During those early years of struggle, it was not the intention of the leaders and churches who stood opposed to the direction McMaster University was taking, to leave the Baptist Convention of Ontario and Québec. With the dynamic, and often outspoken, T. T. Shields, pastor of Jarvis Street Baptist Church, at their head, those who stood for the inerrancy of Scripture hoped and prayed that they could change the direction of the school and the convention from within. The appointment of L. H. Marshall as professor of Pastoral Theology in 1925 was that proverbial “straw that broke the camel’s back.”
“The challenge given to the Convention by McMaster University in the appointment of L. H. Marshall to a professorship there seemed to be the big one. To approve Professor Marshall was to renounce the evangelical purpose written into McMaster’s Trust Deed and was also to make plain to the entire Baptist constituency that the Baptist Convention of Ontario and Québec had departed from its original stand for the authority and infallibility of the Word of God. Dr. Shields…constantly kept the subject before the people of Canada through the pages of the Gospel Witness, which he founded in 1922 and of which he was the editor, was called upon once again to lead in what was to be the decisive struggle for Baptists in this land. The Baptist Convention must now choose…The convention held in 1926 was a fateful one. Dr. Shields, the champion of fundamentalism was censured by the convention. He was an outcast to that body but he was a stalwart to those who stood for the ‘faith once delivered to the saints’.”
The evangelicals met on October 21, 1926 to discuss what should be done. The Boards that functioned as part of the Convention had always been independent of the Convention. But when the McMaster problem started to brew, the Convention fused all its boards into one under McMaster’s banner. Home mission pastors were forbidden to speak about the controversy. Foreign missionaries had impressed upon them to need to keep silent. The evangelicals felt they could no longer support the work being done and determined that an organization within the organization might be the answer, “the organization of an Association of Regular Baptists within the Baptist Convention of Ontario and Québec to make possible the cooperation of such Regular Baptists in missionary and educational work and with authority to call a meeting for the foundation of such an Association at such time and place as the Committee shall determine, it being understood that it is intended that such an organization is to be without prejudice to the churches’ status as parts of the Baptist Convention of Ontario and Québec.”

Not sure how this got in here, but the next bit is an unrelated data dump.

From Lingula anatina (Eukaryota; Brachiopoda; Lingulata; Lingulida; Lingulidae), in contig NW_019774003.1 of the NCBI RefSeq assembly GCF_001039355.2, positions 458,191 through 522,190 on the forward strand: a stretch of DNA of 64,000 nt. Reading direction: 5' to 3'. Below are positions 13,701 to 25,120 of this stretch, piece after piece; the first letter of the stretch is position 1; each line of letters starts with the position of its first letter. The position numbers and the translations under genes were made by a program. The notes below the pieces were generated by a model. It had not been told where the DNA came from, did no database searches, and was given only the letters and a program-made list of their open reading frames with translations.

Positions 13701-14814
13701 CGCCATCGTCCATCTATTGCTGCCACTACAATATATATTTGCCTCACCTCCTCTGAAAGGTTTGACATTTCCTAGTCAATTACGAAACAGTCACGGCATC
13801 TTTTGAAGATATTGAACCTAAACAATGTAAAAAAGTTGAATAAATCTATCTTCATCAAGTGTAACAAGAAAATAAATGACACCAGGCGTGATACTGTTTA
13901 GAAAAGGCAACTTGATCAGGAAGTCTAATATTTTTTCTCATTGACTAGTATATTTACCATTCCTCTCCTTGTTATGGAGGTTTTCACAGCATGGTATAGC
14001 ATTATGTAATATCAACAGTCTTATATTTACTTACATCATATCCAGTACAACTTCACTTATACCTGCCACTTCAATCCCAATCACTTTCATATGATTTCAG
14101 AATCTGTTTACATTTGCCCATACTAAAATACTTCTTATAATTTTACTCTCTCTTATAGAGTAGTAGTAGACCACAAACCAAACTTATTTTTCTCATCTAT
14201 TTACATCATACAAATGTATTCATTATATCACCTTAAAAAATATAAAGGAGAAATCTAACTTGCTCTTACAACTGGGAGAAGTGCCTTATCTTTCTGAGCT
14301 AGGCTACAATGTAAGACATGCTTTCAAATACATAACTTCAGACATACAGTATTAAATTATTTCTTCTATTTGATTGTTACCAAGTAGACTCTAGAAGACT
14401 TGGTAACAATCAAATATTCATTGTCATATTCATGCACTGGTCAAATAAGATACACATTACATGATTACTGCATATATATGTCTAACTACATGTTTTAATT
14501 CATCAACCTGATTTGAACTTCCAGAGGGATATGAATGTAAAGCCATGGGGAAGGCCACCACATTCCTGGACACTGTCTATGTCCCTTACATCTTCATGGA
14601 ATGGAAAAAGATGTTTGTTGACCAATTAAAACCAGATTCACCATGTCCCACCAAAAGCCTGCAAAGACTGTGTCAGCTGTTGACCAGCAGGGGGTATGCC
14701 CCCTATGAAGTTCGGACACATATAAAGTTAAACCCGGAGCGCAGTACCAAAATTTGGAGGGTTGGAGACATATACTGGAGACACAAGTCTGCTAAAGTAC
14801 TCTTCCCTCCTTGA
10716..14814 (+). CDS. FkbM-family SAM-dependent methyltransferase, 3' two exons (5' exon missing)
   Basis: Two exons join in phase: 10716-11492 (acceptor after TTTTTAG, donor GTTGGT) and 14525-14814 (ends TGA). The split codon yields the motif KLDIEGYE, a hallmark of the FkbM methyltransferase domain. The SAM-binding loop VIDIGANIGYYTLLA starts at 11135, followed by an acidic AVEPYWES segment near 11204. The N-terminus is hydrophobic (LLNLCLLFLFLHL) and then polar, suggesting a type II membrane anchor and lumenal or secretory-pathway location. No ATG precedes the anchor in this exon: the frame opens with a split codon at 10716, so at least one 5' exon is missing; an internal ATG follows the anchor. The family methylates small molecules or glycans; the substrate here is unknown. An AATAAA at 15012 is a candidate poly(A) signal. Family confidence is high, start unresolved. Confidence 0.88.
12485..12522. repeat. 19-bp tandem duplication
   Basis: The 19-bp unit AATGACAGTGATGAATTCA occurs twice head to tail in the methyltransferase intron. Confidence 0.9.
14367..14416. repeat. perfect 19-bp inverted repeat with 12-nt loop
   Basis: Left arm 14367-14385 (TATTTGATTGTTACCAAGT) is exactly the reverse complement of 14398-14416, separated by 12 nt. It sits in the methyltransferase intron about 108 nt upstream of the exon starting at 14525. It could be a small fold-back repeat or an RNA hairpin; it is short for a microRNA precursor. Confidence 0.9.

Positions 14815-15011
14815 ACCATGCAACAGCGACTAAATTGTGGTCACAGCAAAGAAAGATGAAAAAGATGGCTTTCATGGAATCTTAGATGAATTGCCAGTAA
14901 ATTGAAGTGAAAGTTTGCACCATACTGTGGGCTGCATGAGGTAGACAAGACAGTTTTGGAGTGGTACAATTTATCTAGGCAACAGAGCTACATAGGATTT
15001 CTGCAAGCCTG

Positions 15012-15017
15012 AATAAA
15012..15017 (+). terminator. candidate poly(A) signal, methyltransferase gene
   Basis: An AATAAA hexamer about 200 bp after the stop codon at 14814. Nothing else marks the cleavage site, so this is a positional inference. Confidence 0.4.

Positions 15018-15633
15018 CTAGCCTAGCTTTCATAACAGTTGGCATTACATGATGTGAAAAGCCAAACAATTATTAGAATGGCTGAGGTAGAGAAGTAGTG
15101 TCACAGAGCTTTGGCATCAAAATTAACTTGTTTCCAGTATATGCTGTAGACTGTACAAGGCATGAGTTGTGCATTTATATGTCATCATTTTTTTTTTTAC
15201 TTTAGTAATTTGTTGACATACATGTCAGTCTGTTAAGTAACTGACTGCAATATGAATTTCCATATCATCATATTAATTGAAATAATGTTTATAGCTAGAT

The evangelicals continued to believe that if they stayed within the Convention they could eventually reverse the modernistic course. At a special convention called for January 11-12, 1927, the evangelicals met to form the “Regular Baptist Missionary and Educational Society of Canada.” If the Convention and McMaster returned to their evangelical roots, the evangelicals would be more than happy to disband their newly formed organization, but in the meanwhile, they began to make plans to work together in the areas of home missions, foreign missions, and evangelism.
Their hope was a vain one.
After Dr. Shields was expelled, the Convention managed to get the Government of Canada to issue a bill that would allow it to expel any church which it considered to be out of step with its aims and in 1927, the Convention made use of that power and expelled the 13 churches that had officially aligned themselves with the Regular Baptist Missionary and Educational Society of Canada.
What would be next?